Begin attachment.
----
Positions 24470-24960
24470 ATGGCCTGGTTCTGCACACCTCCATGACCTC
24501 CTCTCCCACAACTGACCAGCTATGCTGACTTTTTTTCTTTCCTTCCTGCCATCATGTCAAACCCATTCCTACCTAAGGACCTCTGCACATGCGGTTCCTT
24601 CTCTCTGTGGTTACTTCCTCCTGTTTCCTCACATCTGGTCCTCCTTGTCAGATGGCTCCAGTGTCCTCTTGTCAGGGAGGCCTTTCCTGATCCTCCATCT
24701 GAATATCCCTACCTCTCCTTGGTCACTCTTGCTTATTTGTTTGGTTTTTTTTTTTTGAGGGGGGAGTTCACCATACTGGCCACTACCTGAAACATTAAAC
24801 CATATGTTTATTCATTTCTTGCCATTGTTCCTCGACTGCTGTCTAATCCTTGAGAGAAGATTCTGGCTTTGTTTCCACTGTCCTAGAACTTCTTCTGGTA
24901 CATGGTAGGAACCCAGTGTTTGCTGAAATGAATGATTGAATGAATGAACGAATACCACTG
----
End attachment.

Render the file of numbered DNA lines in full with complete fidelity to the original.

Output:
Positions 24470-24960
24470 ATGGCCTGGTTCTGCACACCTCCATGACCTC
24501 CTCTCCCACAACTGACCAGCTATGCTGACTTTTTTTCTTTCCTTCCTGCCATCATGTCAAACCCATTCCTACCTAAGGACCTCTGCACATGCGGTTCCTT
24601 CTCTCTGTGGTTACTTCCTCCTGTTTCCTCACATCTGGTCCTCCTTGTCAGATGGCTCCAGTGTCCTCTTGTCAGGGAGGCCTTTCCTGATCCTCCATCT
24701 GAATATCCCTACCTCTCCTTGGTCACTCTTGCTTATTTGTTTGGTTTTTTTTTTTTGAGGGGGGAGTTCACCATACTGGCCACTACCTGAAACATTAAAC
24801 CATATGTTTATTCATTTCTTGCCATTGTTCCTCGACTGCTGTCTAATCCTTGAGAGAAGATTCTGGCTTTGTTTCCACTGTCCTAGAACTTCTTCTGGTA
24901 CATGGTAGGAACCCAGTGTTTGCTGAAATGAATGATTGAATGAATGAACGAATACCACTG